The plant-based revolution might be powered by burgers, but now chefs at the top ranks of the culinary universe are jumping on board.
Eleven Madison Park, which has been ranked as the world’s best restaurant, revealed that the menu will be basically vegan when it reopens on June 10 in Manhattan. In Healdsburg, Calif., Kyle and Katina Connaughton, the owners of the Michelin three-star SingleThread Farm and Restaurant, have announced they will open a plant-based restaurant and café in the wine country downtown in late summer.
Chefs, like their customers, are motivated by everything from health and environmental concerns to the opportunity to be creative with plant-based foods. “A piece of fish, meat—there aren’t that many different ways to prepare them. If you have a beet, an eggplant, the opportunities feel endless,” EMP’s chef-owner Daniel Humm said.
The vegan market continues to grow. Retail plant-based food sales hit $7 billion in 2020 and grew 27% over the past year; $2.1 billion was invested in plant-based food companies last year, according to the Plant-Based Food Association. Beef, meanwhile, beef could become the new coal.
In the U.K., the acclaimed four-year-old Root restaurant in Bristol is not a strictly vegan establishment. But it has been vegetable-forward since its inception and continues to move toward a more plant-based menu. “We opened Root with at-least six sides of meat or fish; now we have one—sometimes two—on the menu,” says head chef and owner Rob Howell.
Howell has compiled his top recipes from his restaurant in Root: Small Vegetable Plates, a Little Meat on the Side (Bloomsbury; $32). Like the restaurant, the book isn’t vegan: In addition to a chapter that addresses meat, fish, and shellfish, there’s a cheese section. But most of the book is given over to alluring vegetable dishes, with several vegan recipes that don’t hit you over the head with their label, such as deep-fried celeriac that can be made with oat milk in place of buttermilk and tempura spring onions with sweet chili sauce. But rising above them all is an old-school mushrooms on toast.
“We have an amazing mushroom grower close to the restaurant, which means they are available to us all year round,” says Howell about the dish, which is a menu staple at Root.
The dish is the platonic ideal of mushroom soup meets sandwich: Quickly sautéed, just-tender chunks of fungi are piled high on bread beneath a creamy sauce that drips down the sides. Howell is smart to serve his version on focaccia—the puffy, oil-infused base makes it even more monumental. It’s especially lovely for spring, when fresh mushrooms abound in farmers markets after any rainy day.
Although Howell proclaims mushrooms on toast as “one of those classic dishes with which it’s best not to meddle,” he does a sleight-of-hand trick with the signature cream sauce, subbing in an easily made, thick almond milk. The end result is, as the cliché goes, a dish you wouldn’t know was vegan.
The tangy, green peppercorn almond “cream” sauce—punched up with an optional dash of brandy and hot sauce that counterbalances the sweetness of the nuts—is also great on tofu, rice, and anywhere you want a silky sop with a bite that also delivers a powerful dose of comfort. (It’s broken out below so you can make it separately.) For those of us who don’t cook vegan-style often enough, it also hints at the work that’s currently going on behind the scenes at a handful of America’s top kitchens—and what we’re about to see.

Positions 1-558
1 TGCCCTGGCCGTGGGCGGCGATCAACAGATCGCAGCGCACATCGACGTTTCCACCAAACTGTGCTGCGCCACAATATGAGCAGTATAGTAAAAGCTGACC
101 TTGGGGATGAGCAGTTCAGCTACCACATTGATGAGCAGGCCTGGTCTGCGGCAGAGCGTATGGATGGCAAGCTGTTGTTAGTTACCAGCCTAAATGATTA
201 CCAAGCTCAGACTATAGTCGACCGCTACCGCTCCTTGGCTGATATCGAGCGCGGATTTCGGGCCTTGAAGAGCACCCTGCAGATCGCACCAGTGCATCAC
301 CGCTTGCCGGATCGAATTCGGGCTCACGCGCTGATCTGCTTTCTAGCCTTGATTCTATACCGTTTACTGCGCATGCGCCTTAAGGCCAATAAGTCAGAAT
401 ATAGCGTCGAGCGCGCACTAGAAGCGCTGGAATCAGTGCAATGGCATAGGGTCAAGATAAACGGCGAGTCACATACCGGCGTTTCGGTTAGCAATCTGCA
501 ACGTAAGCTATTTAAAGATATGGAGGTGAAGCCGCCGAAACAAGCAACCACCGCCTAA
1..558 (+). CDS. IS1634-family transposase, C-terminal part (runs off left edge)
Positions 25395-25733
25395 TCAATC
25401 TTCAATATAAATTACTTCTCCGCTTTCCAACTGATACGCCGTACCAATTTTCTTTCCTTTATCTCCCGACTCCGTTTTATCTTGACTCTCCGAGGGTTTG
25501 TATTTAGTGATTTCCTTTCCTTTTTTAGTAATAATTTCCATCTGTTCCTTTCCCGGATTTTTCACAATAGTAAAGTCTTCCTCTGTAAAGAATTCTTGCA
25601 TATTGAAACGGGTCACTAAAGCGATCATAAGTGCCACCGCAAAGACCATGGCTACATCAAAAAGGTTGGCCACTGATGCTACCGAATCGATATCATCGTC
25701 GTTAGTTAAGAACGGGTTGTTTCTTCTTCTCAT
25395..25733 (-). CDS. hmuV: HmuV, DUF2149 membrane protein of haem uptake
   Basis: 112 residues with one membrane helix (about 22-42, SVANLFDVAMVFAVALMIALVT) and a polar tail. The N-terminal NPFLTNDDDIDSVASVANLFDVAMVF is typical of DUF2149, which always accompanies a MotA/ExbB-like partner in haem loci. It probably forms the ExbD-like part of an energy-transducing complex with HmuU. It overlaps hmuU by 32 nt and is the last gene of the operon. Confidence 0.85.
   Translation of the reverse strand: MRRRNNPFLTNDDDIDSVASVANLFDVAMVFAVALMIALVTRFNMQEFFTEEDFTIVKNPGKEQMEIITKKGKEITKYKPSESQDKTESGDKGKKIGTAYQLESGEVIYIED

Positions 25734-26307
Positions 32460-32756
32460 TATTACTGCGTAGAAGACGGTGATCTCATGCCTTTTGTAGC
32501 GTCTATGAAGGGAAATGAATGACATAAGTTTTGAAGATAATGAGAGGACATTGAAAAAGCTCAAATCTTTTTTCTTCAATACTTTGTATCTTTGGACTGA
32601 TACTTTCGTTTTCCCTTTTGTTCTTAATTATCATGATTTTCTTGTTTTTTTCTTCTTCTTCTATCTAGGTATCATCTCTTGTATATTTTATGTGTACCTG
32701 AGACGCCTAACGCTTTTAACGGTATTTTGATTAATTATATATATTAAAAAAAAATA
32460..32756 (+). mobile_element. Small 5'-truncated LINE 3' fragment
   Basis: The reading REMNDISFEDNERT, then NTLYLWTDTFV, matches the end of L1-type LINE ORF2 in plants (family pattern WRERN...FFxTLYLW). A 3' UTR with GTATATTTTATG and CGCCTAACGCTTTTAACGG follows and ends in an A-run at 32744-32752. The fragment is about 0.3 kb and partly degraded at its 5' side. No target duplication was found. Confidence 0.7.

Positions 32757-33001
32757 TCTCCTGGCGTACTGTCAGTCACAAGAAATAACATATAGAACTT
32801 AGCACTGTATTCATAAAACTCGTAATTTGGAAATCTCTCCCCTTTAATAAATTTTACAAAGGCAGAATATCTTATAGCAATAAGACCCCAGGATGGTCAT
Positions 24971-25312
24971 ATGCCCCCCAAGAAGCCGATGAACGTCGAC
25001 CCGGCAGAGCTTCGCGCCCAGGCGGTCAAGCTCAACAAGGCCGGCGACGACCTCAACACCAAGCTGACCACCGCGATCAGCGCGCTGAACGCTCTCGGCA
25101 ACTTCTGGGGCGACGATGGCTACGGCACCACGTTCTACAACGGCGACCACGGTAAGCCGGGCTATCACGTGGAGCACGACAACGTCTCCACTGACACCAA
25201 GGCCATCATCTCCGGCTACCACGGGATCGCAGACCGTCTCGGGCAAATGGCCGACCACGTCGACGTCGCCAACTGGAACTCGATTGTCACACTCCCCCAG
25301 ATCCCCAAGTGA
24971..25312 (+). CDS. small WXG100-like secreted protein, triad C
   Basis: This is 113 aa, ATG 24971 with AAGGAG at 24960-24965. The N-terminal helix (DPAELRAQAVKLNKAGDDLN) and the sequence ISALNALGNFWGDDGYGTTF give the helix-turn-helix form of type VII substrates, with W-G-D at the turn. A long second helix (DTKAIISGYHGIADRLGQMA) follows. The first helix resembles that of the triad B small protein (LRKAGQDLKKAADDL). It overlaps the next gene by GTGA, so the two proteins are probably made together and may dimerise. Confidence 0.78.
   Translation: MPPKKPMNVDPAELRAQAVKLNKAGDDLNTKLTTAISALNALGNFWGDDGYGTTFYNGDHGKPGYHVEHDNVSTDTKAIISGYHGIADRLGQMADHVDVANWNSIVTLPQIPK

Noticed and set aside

The following recipe is adapted from Root, by Rob Howell. Testers note: Classic Worcestershire sauce contains anchovies. Vegan versions are available at specialty food stores and by mail order.
Mushrooms on Toast With Almond Cream
For the sauce
5 oz. whole or slivered blanched almonds (about 1 ½ cups)
2 oz. good quality olive oil
1 ¼ cups water
½ cup vegan Worcestershire sauce, plus more to taste
2 tbsp. green peppercorns in brine, drained
1 tsp. Dijon mustard, plus more to taste
1 tsp. sugar
Pinch of cracked black pepper
Pinch of salt
Splash of Tabasco (optional)
Splash of brandy (optional), to taste
For the mushrooms
3 tbsp. vegetable oil
12 oz. wild or good-quality mushrooms, large ones chopped into bite-size pieces
1 tsp. lemon juice
2 tbsp. chopped flat-leaf parsley
4 squares of focaccia
For the peppercorn sauce, put the almonds, oil, and water in a food processor and blitz until smooth. Pass through a sieve into a bowl, pressing down on the solid.
Put the Worcestershire sauce, peppercorns, mustard, sugar, pepper, salt, and Tabasco (optional) in a medium saucepan over moderate heat. Boil until the liquid has reduced by about two-thirds, about 4–5 minutes.
Add the almond milk and allow the sauce to come to boil again. Reduce the heat and simmer for 2 minutes, giving the sauce a good whisk to fully combine. Check the seasoning and add a splash of brandy or a little additional mustard to taste, if necessary. Set aside and keep warm.
For the mushrooms, heat the vegetable oil in a large frying pan over a high heat. Add the mushrooms and season with a good amount of salt (it’s surprising how much salt mushrooms can take). Leave the mushrooms to cook for 30 seconds, then give them a toss in the pan and cook again for a further 30 seconds, just until tender. Add the lemon juice and chopped parsley. Remove from the heat and taste to check the seasoning.
Meanwhile preheat the broiler or a grill pan. Toast the foccacio until golden on both sides. If necessary, reheat the peppercorn sauce. If it’s too thick, loosen it with a mixture of water and olive oil. To serve, spoon the mushrooms on to the focaccia toast and spoon over the hot peppercorn sauce.